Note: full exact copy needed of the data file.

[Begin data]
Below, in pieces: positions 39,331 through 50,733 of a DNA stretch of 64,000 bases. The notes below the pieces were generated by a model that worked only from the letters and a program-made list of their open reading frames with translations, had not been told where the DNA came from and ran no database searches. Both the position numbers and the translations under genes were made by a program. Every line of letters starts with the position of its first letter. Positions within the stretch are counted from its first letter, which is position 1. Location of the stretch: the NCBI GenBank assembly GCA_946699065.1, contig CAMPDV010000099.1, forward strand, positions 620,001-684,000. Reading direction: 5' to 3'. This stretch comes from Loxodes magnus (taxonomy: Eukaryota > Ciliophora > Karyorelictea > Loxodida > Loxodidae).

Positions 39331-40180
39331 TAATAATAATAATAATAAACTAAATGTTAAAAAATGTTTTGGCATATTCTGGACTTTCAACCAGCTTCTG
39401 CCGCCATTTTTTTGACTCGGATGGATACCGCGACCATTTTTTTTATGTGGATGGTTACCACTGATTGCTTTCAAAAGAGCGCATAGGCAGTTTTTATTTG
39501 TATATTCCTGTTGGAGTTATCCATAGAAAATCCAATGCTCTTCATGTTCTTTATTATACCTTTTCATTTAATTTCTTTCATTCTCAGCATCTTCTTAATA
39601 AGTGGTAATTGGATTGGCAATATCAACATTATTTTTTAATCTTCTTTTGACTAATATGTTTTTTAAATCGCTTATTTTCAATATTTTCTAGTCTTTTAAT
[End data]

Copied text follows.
Below, in pieces: positions 39,331 through 50,733 of a DNA stretch of 64,000 bases. The notes below the pieces were generated by a model that worked only from the letters and a program-made list of their open reading frames with translations, had not been told where the DNA came from and ran no database searches. Both the position numbers and the translations under genes were made by a program. Every line of letters starts with the position of its first letter. Positions within the stretch are counted from its first letter, which is position 1. Location of the stretch: the NCBI GenBank assembly GCA_946699065.1, contig CAMPDV010000099.1, forward strand, positions 620,001-684,000. Reading direction: 5' to 3'. This stretch comes from Loxodes magnus (taxonomy: Eukaryota > Ciliophora > Karyorelictea > Loxodida > Loxodidae).

Positions 39331-40180
39331 TAATAATAATAATAATAAACTAAATGTTAAAAAATGTTTTGGCATATTCTGGACTTTCAACCAGCTTCTG
39401 CCGCCATTTTTTTGACTCGGATGGATACCGCGACCATTTTTTTTATGTGGATGGTTACCACTGATTGCTTTCAAAAGAGCGCATAGGCAGTTTTTATTTG
39501 TATATTCCTGTTGGAGTTATCCATAGAAAATCCAATGCTCTTCATGTTCTTTATTATACCTTTTCATTTAATTTCTTTCATTCTCAGCATCTTCTTAATA
39601 AGTGGTAATTGGATTGGCAATATCAACATTATTTTTTAATCTTCTTTTGACTAATATGTTTTTTAAATCGCTTATTTTCAATATTTTCTAGTCTTTTAAT